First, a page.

kevin074

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# Leetcode diary: 179. Largest Number

This is a new series where I document my struggles of leetcode questions hoping seeing however small of an audience I get gives me the motivation to continue.

This question was harder than I thought! The solution to this was ultimately more of a brain teaser than I thought so I'd like to share the small tip of trick that I used to solve this.

Given an array of positive integers, find the largest permutation of the array as concatenated strings.

[1,2,3] = "321"
[3,30,34,5,9] = "9534330"

The first couple of intuition is immediate:
1.) we'd like to have the biggest values leading the strings, so like 9 would always be the first digit in answer[0], so on.

2.) When we have the numbers in the proper sort, you just need to join them together as a string and it'd work

3.) for numbers of equal starts, like [3, 30, 34], we'd like to come up with an ordering for them.

Number 3 is the trouble maker here. What should we do when we have equal starts but ends in different length? It is obvious that if they are the same length then we would just keep comparing the digits until one digit is larger than the other number's digit.

However, that's not true for numbers of different lengths.

What I thought was that
1.) we'd like the shorter string number first, because we can open up the possibility that a number larger than both the initials can be like between 3 and 32, we'd choose 3 so that we can have 4 in between like: 3432.

However, that's not possible, because the larger of the permutations is actually 4332, in other words, we would never have anything bigger in between two numbers starting with the same digits.

2.) when comparing digits down the line, the shorter string will just get the 0 as replacement value. This does not work

3.) the shorter value will stay at the last while the longer value will start again from index 0 until a number is bigger/smaller
This is the speculation for like 1113 vs 11132, but wouldn't work for [34323,3432]
which would get me:
"3432 34323"
I left the space in the middle so you can see the difference clearly

So in the end what gives? how can we deterministically find the solution? I thought maybe at this point it's impossible to tell, so we'd need to do some type of path finding thingy where we just try all the possibilities. That would be fucking absurd though... except not exactly lol...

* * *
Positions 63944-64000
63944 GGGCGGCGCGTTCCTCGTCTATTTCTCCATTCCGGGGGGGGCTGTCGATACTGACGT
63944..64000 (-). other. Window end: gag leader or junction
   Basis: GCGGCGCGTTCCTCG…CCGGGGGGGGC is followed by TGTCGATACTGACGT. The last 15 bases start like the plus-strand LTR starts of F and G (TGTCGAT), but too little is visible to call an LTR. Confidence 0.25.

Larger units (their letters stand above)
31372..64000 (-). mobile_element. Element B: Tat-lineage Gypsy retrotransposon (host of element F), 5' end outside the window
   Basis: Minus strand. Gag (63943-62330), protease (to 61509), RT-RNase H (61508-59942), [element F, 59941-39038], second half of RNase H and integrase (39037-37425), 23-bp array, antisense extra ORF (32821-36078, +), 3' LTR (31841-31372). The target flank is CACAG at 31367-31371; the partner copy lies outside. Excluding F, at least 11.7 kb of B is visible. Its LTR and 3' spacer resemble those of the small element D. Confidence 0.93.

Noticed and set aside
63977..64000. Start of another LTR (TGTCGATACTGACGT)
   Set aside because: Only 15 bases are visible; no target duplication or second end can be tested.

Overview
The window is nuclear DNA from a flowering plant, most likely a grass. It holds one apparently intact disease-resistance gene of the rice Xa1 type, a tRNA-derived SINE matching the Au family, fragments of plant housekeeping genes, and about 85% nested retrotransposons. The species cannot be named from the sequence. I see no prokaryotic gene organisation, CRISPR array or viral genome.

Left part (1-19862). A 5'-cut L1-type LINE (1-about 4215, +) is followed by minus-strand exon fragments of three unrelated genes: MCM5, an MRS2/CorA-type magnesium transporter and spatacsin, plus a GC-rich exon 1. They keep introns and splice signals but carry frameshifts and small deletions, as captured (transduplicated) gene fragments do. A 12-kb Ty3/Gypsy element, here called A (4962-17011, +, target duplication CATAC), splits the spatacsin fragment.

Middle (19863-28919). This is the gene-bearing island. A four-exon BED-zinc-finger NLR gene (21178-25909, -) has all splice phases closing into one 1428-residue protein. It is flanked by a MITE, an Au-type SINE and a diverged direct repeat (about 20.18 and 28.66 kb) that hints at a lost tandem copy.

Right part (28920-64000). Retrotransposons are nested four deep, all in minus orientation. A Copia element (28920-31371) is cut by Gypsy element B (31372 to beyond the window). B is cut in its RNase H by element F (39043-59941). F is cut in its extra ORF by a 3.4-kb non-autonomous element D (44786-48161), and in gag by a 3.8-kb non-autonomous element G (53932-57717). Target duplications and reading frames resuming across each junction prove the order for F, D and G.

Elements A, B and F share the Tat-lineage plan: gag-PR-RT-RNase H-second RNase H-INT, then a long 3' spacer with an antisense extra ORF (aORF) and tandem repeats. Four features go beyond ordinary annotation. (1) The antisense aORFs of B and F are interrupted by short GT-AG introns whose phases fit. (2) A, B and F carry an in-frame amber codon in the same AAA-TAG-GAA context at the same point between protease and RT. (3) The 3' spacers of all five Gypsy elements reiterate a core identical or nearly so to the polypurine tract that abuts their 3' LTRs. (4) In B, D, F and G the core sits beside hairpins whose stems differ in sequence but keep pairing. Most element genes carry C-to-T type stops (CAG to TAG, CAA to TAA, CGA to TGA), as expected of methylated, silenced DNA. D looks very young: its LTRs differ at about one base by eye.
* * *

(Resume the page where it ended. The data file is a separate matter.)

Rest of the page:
instead of writing backtracking or recursion all that jazz. All we need to do to "explore all the possibilities" is to create two strings, A+B and B+A. then we just loop through them and see which one has the first bigger digits. Since they are exactly the same length, there is no problem associated with the iteration!

``````var largestNumber = function(nums) {

nums.sort(function(numA, numB){
const stringA = numA + "";
const stringB = numB + "";

if(stringA[0] != stringB[0])
return parseInt(stringA[0]) > parseInt(stringB[0]) ? -1 : 1;
else {
const fullAB = stringA + stringB;
const fullBA = stringB + stringA;
for(let i = 0; i< fullAB.length; i++) {
if(fullAB[i] === fullBA[i]) continue;
return fullAB[i] > fullBA[i] ? -1 : 1
}
}

return 0;
});

return nums[0] === 0 ? "0" : nums.join("")
};
``````

the last gotcha is that when you have [0,0]. Your interviewer might just ignore that possibility if you can get the sorting right though.

you could technically just create fullAB and fullBA and not have the if statement. I left it there still since it's what I would do during an interview. It documents the thought process and logic of the problem much better. Your interviewer will likely asks about whether you should leave it there, that's when you say "well...actually we don't need it now do we lol"

Let me know anything on your mind after reading through this, THANKS!